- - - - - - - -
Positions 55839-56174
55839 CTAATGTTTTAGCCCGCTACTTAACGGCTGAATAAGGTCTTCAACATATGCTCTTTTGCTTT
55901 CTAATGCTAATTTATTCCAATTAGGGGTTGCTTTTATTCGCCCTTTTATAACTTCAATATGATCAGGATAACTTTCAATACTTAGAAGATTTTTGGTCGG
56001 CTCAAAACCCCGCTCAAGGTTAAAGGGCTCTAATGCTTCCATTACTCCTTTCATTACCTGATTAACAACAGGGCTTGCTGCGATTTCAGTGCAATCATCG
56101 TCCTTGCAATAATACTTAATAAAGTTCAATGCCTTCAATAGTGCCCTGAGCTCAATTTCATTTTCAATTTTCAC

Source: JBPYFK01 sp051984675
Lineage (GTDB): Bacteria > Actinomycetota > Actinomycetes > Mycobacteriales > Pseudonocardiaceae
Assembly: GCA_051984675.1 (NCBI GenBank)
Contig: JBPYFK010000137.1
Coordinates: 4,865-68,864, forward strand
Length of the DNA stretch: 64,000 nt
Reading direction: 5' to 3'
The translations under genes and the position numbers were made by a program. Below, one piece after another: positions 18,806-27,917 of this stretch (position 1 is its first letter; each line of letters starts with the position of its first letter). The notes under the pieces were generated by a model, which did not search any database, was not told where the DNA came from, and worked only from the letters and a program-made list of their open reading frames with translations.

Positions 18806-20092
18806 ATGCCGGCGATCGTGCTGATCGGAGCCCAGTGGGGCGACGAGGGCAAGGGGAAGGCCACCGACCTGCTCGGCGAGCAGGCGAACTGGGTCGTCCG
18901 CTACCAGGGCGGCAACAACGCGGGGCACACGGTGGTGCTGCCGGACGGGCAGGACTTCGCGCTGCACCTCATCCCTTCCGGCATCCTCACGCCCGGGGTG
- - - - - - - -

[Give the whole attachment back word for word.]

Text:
Positions 55839-56174
55839 CTAATGTTTTAGCCCGCTACTTAACGGCTGAATAAGGTCTTCAACATATGCTCTTTTGCTTT
55901 CTAATGCTAATTTATTCCAATTAGGGGTTGCTTTTATTCGCCCTTTTATAACTTCAATATGATCAGGATAACTTTCAATACTTAGAAGATTTTTGGTCGG
56001 CTCAAAACCCCGCTCAAGGTTAAAGGGCTCTAATGCTTCCATTACTCCTTTCATTACCTGATTAACAACAGGGCTTGCTGCGATTTCAGTGCAATCATCG
56101 TCCTTGCAATAATACTTAATAAAGTTCAATGCCTTCAATAGTGCCCTGAGCTCAATTTCATTTTCAATTTTCAC

Source: JBPYFK01 sp051984675
Lineage (GTDB): Bacteria > Actinomycetota > Actinomycetes > Mycobacteriales > Pseudonocardiaceae
Assembly: GCA_051984675.1 (NCBI GenBank)
Contig: JBPYFK010000137.1
Coordinates: 4,865-68,864, forward strand
Length of the DNA stretch: 64,000 nt
Reading direction: 5' to 3'
The translations under genes and the position numbers were made by a program. Below, one piece after another: positions 18,806-27,917 of this stretch (position 1 is its first letter; each line of letters starts with the position of its first letter). The notes under the pieces were generated by a model, which did not search any database, was not told where the DNA came from, and worked only from the letters and a program-made list of their open reading frames with translations.

Positions 18806-20092
18806 ATGCCGGCGATCGTGCTGATCGGAGCCCAGTGGGGCGACGAGGGCAAGGGGAAGGCCACCGACCTGCTCGGCGAGCAGGCGAACTGGGTCGTCCG
18901 CTACCAGGGCGGCAACAACGCGGGGCACACGGTGGTGCTGCCGGACGGGCAGGACTTCGCGCTGCACCTCATCCCTTCCGGCATCCTCACGCCCGGGGTG